That could conceive a gross and foolish sire
Blemish'd his gracious dam: this is not, no,
Laid to thy answer: but the last, —O lords,
When I have said, cry 'woe!' the queen, the queen,
The sweet'st, dear'st creature's dead,
and vengeance for't
Not dropp'd down yet.

Related Characters: Paulina (speaker), Leontes, Polixenes, Hermione, Camillo, Mamillius, Perdita
Page Number: 3.2.201-222
Explanation and Analysis:

In this stunning speech, Paulina chastises the King at length for his folly and the damage it has wrought. The "they" she refers to in the first quoted line are Leontes' jealous and tyrannical actions, which have caused terrible things to happen, all of which she will outline below.

Leontes betrayed his dear friend Polixenes over "nothing" (note the irony of this term returning after Leontes' earlier speech involving nothing). Leontes would have poisoned Camillo's honor, since he ordered him to commit regicide (kill a king). He cast off his daughter, a cruelty Paulina says surpasses even a devil, and caused the death of his tender son. But the climactic speech ends with a crushing final blow: Hermione too is now dead.

Paulina's fury is a staggering display of emotion and power over the king. This reversal of the natural order shows two traditional dichotomies flipped: subject over king and woman over man. What's more, a few lines later Leontes will say "Go on. Go on. / Thou canst not speak too much." He gives her leave, embracing his anguish and believing himself deserving of bitterness from all tongues.

Act 5, Scene 3 Quotes

LEONTES
But yet, Paulina,
Hermione was not so much wrinkled, nothing
So aged as this seems.

POLIXENES
O, not by much!

PAULINA
So much the more our carver’s excellence,
Which lets go by some sixteen years and makes her
As she lived now.

Related Characters: Leontes (speaker), Polixenes (speaker), Paulina (speaker), Hermione
Page Number: 5.3.31-37
Explanation and Analysis:

Most of the play's tension has been resolved, with the reunion and reconciliation of Leontes and Perdita and Leontes and Polixenes taking place off stage in Act 5, Scene 2. Now, the whole group gathers to look at an incredibly lifelike statue of Hermione. Here, Leontes remarks that the statue seems more wrinkled and aged than Hermione ever was. Kind Polixenes jumps in quickly with a remark that she doesn't look aged by much. But Paulina reassures them that the artist has masterfully carved the statue to represent Hermione as she would have looked if she had lived the past 16 years.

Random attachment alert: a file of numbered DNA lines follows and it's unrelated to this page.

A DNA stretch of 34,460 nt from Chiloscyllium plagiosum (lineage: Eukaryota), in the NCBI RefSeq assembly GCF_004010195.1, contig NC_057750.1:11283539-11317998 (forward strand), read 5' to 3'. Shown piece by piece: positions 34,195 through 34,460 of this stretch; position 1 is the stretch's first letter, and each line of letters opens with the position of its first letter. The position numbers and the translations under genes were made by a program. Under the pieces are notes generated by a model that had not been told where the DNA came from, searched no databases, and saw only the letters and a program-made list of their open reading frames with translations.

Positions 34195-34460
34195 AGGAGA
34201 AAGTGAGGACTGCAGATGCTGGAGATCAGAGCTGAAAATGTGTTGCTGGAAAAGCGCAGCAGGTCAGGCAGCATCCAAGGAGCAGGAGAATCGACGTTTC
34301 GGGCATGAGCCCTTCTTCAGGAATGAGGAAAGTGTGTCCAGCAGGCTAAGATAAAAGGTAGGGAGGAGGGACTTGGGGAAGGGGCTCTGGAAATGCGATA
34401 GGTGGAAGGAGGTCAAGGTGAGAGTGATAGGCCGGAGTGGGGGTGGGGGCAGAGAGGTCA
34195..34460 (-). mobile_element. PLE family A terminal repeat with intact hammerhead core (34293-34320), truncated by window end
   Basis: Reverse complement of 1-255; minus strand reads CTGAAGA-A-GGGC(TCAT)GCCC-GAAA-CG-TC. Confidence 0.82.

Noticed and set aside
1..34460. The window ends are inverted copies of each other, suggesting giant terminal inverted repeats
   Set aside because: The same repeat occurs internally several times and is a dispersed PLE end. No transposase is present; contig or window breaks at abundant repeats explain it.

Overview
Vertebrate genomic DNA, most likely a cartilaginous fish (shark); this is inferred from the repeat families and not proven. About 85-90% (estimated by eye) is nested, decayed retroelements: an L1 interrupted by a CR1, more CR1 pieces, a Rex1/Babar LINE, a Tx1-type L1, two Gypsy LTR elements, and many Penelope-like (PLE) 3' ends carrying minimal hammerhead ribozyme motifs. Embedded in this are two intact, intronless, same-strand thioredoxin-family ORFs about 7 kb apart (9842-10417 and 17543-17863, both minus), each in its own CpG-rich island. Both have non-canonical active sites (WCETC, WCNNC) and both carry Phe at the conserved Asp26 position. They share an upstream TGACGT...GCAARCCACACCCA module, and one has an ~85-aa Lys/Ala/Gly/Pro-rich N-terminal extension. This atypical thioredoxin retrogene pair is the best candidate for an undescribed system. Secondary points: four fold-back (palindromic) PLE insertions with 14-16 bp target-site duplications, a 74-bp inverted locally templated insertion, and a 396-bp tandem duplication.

This statue needs to be aged properly, of course, since it will soon come to life! In this crucial scene it is unclear whether Paulina brings the statue to life by a spell, introducing the miraculous or supernatural into the play (which is fitting given the absurdity found elsewhere), or if Hermione has been alive all along, waiting to return only when Leontes has fully repented and absolved himself, and is simply pretending to be a statue during this scene.

O, peace, Paulina!
Thou shouldst a husband take by my consent,
As I by thine a wife: this is a match,
And made between's by vows. Thou hast found mine;
But how, is to be question'd; for I saw her,
As I thought, dead, and have in vain said many
A prayer upon her grave. I'll not seek far—
For him, I partly know his mind —to find thee
An honourable husband. Come, Camillo
And take her by the hand, whose worth and honesty
Is richly noted and here justified
By us, a pair of kings.

Related Characters: Leontes (speaker), Hermione, Paulina, Camillo
Page Number: 5.3.170-182
Explanation and Analysis:

These are almost the last lines of the play. Paulina has made her dark reflection on her loss and consigned to lose herself in sorrow, but Leontes' joy at reuniting with his daughter and wife (despite his son still being dead) is enough to give a final push towards happiness and comedy. As king, he grants Paulina his permission to take a new husband, saying he wants to repay her for finding his wife again. He doesn't need to look far to find her a husband, suggesting she wed Camillo, "an honorable husband" whose "worth and honesty is richly noted" by the pair of kings, Polixenes and Leontes.

The play concludes with Leontes asking for forgiveness, and with the union of Polixenes' and Leontes' bloodlines through the marriage of Florizell and Perdita. The natural order is restored and even augmented by this new marriage. The friendships are repaired, and honesty is reaffirmed. Despite its strange, problematic beginning and some of its absurdities, the play ends on a classically light, comedic note.

Get the entire The Winter's Tale LitChart as a printable PDF.
The winter s tale.pdf.medium

Hermione Character Timeline in The Winter's Tale

The timeline below shows where the character Hermione appears in The Winter's Tale. The colored dots and icons indicate which themes are associated with that appearance.
Act 1, Scene 2
Friendship and Love Theme Icon
...insists, “my affairs / Do even drag me homeward,” and Leontes tells his pregnant wife Hermione to persuade Polixenes to stay. (full context)
Friendship and Love Theme Icon
Youth, Age, and Time Theme Icon
Evidence, Truth, Persuasion, and Belief Theme Icon
Hermione takes Polixenes aside and tries to persuade him to stay in Sicilia, but he keeps... (full context)